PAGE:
- Turn on the device and wait for it to query the DNS.
Knowing which CN you will have to use, you know enough to create a fraudulent selfsigned certificate using openssl. Once done, you are spoiled for choice. Either sniff the traffic between the parent company and the device, simply by setting a proxy in the middle (but this requires you to also connect the stalk to the internet) or simply send the traffic on Domoticz using iptables, and hope that it uses a supported protocol. The chain above doesn't work with Domoticz, so I had to snort the traffic.
What I have seen is that the Chinese woman informs the house of her existence, and that she periodically downloads a json with a calendar inside, which is what you set up using the app if you want the power outlets to stick only at certain hours . The devices do not authenticate at all, a sign that they are really cheap and they have not spent any money: to tell the truth they send a kind of ID in the headers, but I tried to rewrite it and the backend accepts any string that has the length of 18 characters, including "puppaquicinciaolin". (Tested).
You understand well that a stupid webserver that serves a json file is more than enough: honestly, however, if all it does is keep me a calendar on the cloud, the maximum annoyance is that it knows my IP, which is quite workable putting TOR on the stem and connecting it to the internet. https://learn.adafruit.com/onion-pi/install-tor
Let's be honest: the fact that a guy in China knows that the lights on my patio have to go out at, I know, 11:00 in the evening doesn't worry me much. Since, however, there is psychological profiling and maybe 11:00 is typical of those who kill neighbors to eat the liver with fava beans and Chianti, then I put a stupid json on the stalks.
Steps for Chianti, but the liver with "a plate of beans", let's say it as it should be said, is a fucking recipe because the beans that accompany the liver must be reduced to puree. But Hannibal was American, what the fuck do we expect from an American cannibal in the kitchen? Needless to copy, they are capable! (cit.) It's been a long time since he put the pineapple on it. However below I put the recipe (one of) of the liver with the beans in puree . (1)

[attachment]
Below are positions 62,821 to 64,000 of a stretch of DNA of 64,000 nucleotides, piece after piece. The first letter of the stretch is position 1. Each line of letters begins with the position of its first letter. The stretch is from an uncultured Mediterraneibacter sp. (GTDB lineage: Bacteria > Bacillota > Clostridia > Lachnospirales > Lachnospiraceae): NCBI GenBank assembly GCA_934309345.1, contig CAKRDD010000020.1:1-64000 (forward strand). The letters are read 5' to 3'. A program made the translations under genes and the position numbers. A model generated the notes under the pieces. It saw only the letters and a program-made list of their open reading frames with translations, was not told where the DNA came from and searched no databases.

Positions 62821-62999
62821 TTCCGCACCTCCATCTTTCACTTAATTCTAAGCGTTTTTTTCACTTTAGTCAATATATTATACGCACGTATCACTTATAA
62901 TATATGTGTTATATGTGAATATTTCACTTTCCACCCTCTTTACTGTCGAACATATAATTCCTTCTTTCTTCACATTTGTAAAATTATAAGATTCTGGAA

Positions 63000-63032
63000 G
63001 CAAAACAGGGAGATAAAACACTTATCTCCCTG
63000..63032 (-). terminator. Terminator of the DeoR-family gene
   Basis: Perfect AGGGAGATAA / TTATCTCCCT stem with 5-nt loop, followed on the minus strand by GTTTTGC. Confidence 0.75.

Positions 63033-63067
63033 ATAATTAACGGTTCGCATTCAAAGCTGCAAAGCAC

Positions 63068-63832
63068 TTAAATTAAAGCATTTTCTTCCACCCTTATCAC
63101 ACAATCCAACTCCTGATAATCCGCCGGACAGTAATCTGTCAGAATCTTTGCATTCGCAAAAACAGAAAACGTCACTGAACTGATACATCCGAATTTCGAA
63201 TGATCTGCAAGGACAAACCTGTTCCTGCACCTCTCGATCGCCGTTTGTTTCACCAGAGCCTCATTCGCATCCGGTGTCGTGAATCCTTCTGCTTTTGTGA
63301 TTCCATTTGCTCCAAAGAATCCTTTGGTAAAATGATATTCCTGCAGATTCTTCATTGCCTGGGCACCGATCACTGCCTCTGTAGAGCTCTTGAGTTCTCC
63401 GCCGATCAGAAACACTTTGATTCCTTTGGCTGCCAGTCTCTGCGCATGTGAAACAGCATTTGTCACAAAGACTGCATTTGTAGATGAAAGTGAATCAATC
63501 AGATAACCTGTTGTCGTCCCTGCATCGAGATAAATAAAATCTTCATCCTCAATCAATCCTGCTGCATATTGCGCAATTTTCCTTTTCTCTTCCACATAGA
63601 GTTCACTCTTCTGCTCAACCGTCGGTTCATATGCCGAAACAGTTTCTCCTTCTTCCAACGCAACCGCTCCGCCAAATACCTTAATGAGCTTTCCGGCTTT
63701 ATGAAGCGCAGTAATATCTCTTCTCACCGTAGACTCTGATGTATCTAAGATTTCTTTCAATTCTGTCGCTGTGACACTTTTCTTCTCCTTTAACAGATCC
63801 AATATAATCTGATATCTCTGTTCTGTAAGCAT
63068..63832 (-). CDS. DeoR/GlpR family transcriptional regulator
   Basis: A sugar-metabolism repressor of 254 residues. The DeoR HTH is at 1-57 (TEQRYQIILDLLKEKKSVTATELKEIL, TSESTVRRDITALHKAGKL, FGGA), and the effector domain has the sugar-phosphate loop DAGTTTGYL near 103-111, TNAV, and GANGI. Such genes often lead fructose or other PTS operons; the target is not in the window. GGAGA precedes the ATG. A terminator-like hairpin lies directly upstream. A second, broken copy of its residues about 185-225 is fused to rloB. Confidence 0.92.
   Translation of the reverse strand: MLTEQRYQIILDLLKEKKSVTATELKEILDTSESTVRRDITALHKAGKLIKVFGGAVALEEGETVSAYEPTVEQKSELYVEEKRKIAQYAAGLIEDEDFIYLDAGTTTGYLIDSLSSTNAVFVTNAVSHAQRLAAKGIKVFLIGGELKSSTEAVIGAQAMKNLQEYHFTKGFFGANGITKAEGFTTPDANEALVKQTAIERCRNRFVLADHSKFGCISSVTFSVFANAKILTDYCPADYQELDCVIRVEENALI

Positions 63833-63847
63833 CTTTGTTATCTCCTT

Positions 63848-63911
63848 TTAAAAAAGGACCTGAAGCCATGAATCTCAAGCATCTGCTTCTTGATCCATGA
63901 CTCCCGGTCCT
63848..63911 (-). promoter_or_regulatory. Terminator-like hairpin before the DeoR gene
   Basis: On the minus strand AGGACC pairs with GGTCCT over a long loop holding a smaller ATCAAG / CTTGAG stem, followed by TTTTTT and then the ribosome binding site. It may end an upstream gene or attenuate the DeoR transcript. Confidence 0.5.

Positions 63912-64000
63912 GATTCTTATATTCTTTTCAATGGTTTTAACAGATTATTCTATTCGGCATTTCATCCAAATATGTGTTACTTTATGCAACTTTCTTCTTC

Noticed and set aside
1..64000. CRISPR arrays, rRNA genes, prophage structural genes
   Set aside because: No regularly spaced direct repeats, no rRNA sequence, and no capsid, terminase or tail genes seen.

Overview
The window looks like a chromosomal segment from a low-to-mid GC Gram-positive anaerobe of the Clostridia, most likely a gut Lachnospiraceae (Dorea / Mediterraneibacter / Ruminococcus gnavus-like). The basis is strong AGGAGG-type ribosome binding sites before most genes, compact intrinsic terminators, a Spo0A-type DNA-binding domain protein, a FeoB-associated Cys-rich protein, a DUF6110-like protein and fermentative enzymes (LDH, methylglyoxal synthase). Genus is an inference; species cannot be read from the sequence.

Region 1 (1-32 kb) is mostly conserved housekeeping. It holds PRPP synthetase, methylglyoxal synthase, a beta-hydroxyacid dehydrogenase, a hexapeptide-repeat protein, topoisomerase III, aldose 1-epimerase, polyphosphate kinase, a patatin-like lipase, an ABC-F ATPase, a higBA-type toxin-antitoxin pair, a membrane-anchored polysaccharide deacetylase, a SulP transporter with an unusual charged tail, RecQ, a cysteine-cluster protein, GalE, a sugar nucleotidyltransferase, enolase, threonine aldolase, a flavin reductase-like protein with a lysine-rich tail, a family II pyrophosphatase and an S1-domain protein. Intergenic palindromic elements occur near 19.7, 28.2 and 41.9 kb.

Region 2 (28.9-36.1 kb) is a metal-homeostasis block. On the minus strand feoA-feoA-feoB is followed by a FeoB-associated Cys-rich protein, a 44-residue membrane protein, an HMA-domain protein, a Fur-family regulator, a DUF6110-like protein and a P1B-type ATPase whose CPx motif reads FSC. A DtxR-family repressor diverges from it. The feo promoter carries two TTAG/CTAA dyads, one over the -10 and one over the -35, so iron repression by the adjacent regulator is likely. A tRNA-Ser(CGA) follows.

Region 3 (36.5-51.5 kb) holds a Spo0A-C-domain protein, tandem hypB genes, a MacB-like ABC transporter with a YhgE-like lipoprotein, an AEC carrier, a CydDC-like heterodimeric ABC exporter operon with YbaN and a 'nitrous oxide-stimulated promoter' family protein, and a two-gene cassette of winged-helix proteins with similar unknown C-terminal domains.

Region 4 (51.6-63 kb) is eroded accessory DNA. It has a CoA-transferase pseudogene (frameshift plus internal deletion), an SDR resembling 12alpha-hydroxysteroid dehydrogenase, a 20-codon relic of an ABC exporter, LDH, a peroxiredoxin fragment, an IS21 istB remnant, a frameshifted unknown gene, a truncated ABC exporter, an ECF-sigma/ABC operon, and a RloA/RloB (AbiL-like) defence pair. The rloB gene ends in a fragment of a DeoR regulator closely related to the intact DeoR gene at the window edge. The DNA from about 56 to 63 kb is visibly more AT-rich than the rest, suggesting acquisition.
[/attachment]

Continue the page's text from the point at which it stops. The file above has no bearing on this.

Go on. If it is a more sophisticated device, that is, a device that can contain and update certificates or CAs, this is complicated. Because these devices not only spy, but they also want to be sure to send the data to the right spy.
In that case, the most correct solution is simply to "pack and send back to Amazon".
If you are lucky, however, your device is able to connect with a known protocol, which has happened to me more frequently with devices that are declared compatible with Philips Hue. In this case, you are on horseback, because Domoticz knows how to handle them very well. In case you used your Raspi's Wifi to connect it to the Internet, you can also have events sent to you using Beehive, who speaks Hue. https://github.com/muesli/beehive
Since Beehive also supports Hue, at that point I managed to get me to send mail and messages using my XMPP server. The trouble with this solution, you say, is that it uses the internet. Of course, but let's not forget one thing: now we are the ones who control the transport. If I decide that everything goes through MY XMPP server, it is I who controls it.
Ultimately, therefore, all you need to have a secure IoT is:
- the passion for the "SMANETTATIO DVRA", macaronic evolve to say that you really like doing these things.
- A cheap WiFi router, better Tp-Link, so you can fleshare over several OS, such as OpenWRT.
- A Raspi capable of Wifi and Ethernet.
- Several hours of time &
In the end, you will wonder if it is worth doing all this to save the trouble of having bulbs and sensors and everything, but I must say the truth: the most useful thing is the automatic temperature regulation of the radiators, let's say an “intelligent” regulation, using this chain here: https://www.amazon.de/dp/B07VW9536M?ref_=ast_sto_dp
The reason I say this is that it saves a lot of money, which is never bad. But I don't want to inform the Chinese on duty that I am at home, that I am sleeping, and how many people sleep in my room (each human being emits about 2600KCal per day, depending on the basal metabolic rate, so calculate the difference in calorie consumption when there are people in the room it is not very difficult, as long as you know the outside temperature and have the history of your home).
So yes, Aiotti 'is fine, but being spied on in your own home is not. So, since these are skills that I already have, I find nothing wrong with using them.
The last question is: yes, but do they spy more on the Chinese or the Americans?
What I have seen is that Chinese products generally build very cheap datacenters, with very limited functionality, and even if they used those data to spy on, they are generally cheap devices that accept any certificate that has the CN that corresponds to the DNS. In this way, intercepting them is easy and understanding what they do too.
US-made devices, on the other hand, use cheaper chipsets. They manage to keep a list of CAs, which makes it MUCH more difficult (but not impossible) to intercept them. In general you have to go into it, where you will find a Linux, and install a CA that you have produced with OpenSSL. In that case, from that moment your certificates will be credible and you can intercept the traffic.
I only managed to do it on an Echo Dot, and honestly I saw that they send too much stuff for my taste. So, the point is simple: at least for now, cheap Chinese devices are spying LESS than western ones, for the simple reason that western ones being more expensive are able to implement more capable clouds and more powerful chipsets.
So far, therefore, I prefer to use Chinese devices, which I can control more. In case even the Chinese became like the USA, then the discussion will change and we will see how it is possible to insert a self-generated CA among them. But I have to be honest, I only did it on an Echo Dot, then I got tired of the dishonesty and bad faith with which they were drawn, and I sent it back.